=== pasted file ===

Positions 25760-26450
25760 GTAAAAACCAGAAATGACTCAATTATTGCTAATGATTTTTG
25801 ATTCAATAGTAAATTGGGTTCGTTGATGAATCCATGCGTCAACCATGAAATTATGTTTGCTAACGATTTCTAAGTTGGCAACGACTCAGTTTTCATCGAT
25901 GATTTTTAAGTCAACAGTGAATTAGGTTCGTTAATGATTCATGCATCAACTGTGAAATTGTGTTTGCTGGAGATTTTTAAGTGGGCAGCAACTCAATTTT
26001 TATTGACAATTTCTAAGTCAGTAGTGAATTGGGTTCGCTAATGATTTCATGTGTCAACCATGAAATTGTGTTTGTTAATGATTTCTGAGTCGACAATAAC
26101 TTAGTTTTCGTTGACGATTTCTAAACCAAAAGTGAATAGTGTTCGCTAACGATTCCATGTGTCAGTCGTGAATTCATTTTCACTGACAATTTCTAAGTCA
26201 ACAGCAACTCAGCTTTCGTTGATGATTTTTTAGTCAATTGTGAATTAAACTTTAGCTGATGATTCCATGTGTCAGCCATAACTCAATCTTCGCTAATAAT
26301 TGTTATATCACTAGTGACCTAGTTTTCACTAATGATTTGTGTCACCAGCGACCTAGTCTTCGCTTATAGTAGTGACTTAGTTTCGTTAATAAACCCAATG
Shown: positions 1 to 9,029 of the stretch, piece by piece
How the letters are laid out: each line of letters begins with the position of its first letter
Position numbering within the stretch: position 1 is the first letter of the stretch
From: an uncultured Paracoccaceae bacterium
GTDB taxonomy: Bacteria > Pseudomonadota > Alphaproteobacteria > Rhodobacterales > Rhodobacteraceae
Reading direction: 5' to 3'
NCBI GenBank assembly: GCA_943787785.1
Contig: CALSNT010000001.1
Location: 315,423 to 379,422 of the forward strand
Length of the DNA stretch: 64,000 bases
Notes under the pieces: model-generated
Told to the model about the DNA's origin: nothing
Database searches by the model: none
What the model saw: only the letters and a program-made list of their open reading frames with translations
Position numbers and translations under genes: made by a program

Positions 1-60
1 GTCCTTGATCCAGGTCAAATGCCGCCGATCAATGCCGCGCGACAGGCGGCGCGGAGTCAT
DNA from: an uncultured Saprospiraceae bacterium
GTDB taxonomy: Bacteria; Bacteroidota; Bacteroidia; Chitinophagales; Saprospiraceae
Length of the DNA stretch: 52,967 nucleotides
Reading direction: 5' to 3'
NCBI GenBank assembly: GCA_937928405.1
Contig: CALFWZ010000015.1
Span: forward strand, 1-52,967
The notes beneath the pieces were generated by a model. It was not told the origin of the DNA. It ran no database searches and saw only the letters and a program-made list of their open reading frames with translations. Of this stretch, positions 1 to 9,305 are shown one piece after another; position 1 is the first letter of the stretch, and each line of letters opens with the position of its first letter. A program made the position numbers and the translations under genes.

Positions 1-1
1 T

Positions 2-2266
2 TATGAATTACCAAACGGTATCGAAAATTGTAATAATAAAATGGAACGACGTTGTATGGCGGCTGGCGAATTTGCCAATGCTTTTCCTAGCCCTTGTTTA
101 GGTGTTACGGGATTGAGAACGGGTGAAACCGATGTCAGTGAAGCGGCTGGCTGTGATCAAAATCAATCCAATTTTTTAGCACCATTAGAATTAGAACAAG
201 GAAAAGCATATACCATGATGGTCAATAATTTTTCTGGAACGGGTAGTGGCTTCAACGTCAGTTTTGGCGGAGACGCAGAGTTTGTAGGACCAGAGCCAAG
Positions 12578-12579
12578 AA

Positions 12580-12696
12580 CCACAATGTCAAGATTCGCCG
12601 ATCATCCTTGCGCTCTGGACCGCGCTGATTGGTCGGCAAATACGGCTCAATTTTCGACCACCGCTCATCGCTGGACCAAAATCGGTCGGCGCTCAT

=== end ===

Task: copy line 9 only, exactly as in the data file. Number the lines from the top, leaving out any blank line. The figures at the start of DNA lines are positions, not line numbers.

Shown: positions 1 to 9,029 of the stretch, piece by piece